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Title: High cell density purification strategies for application to antibody and virus-vectored biopharmaceutical products
Author: De Villiers, Ann-Marie
ISNI:       0000 0004 7231 9651
Awarding Body: UCL (University College London)
Current Institution: University College London (University of London)
Date of Award: 2018
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Record high titres of high value products have resulted from recent developments in cell culture production methods that are capable of producing high cell densities. These enhanced-titre, high cell density processes are thought to be a bottleneck for downstream processing due to the excessive solids content, product titre and impurity profile. This thesis explored these challenges and endeavours to find ways to overcome them. A mAb and an adenovirus have been used to represent two common biotech products, which represents the size range and complexity of biotech products used in these processes. High cell densities are challenging to clarify; however, this thesis shows that contrary to expectations from literature tangential flow microfiltration could be used to successfully clarify mAb harvests with cell densities up to 200 x 106 cell/ml, and could be successfully used for both mAbs harvest and more complex adenovirus harvests which contained lysed mammalian cells. In adenovirus harvests, high impurity concentrations are a particular challenge. This thesis shows that when dealing with high cell density harvests, using a DNA precipitation step with a variable detergent concentration linked to cell densities allows for predictable process performance. By being able to predict the range of the concentration of HC-DNA remaining after DNA precipitation, it is then also possible to design an AEX step which is capable of delivering robust performance. The economics of high-cell density processes was also investigated to better understand its impact on purification. High product concentrations present their own challenges, but increases in titre usually bring substantial reduction in production costs, sometimes is unexpected ways. Here we show for mAbs, increasing the titre also lead to increases in the dynamic binding capacity of both Protein A and cation exchange resins, which reduced the cost of goods.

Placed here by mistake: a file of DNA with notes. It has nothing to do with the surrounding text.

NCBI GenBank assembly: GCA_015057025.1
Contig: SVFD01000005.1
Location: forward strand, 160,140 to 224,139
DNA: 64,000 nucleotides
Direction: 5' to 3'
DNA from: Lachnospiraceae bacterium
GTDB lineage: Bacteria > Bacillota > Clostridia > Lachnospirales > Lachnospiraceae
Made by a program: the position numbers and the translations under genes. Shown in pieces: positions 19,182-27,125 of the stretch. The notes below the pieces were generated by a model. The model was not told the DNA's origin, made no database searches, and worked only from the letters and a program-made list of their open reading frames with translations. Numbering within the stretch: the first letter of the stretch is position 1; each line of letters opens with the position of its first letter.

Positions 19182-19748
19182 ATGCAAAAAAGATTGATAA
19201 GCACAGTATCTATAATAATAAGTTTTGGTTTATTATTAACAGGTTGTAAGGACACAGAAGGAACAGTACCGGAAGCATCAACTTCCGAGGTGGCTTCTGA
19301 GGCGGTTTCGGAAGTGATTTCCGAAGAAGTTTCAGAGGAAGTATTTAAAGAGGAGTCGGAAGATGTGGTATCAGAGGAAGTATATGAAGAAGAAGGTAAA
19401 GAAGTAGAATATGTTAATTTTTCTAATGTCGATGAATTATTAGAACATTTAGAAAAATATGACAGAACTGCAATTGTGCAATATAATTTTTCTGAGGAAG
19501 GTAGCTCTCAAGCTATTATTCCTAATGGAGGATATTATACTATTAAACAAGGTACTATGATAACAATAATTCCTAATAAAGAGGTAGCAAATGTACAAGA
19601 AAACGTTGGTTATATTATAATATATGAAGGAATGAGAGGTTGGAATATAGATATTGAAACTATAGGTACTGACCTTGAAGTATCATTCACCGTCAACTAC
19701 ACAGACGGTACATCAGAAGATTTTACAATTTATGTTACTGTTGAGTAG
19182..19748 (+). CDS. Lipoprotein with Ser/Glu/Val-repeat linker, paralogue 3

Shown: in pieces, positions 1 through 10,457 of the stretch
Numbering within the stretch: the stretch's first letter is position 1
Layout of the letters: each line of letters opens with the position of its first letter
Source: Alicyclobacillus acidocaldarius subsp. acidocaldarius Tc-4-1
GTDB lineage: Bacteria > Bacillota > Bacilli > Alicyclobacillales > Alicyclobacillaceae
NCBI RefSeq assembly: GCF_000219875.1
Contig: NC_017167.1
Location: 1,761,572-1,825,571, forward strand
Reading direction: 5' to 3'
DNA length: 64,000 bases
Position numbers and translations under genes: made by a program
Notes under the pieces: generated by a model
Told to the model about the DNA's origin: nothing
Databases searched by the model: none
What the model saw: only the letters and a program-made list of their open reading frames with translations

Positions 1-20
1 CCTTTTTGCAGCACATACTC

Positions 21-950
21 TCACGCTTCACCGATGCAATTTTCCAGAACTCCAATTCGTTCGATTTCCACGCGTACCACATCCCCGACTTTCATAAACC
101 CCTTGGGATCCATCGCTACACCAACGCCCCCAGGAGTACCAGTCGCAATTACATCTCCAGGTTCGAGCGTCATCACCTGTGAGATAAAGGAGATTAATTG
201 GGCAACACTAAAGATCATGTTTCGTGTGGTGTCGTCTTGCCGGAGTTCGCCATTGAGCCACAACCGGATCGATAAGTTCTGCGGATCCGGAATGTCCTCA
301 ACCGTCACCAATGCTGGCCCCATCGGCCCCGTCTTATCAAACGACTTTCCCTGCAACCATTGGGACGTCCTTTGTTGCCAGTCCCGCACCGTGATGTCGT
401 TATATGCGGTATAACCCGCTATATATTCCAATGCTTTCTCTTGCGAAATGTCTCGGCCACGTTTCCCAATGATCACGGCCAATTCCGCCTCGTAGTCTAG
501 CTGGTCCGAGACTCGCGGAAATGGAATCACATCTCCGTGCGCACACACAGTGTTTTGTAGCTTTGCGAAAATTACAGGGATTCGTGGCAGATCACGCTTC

Supervisor: Not available Sponsor: Not available
Qualification Name: Thesis (Ph.D.) Qualification Level: Doctoral
EThOS ID:  DOI: Not available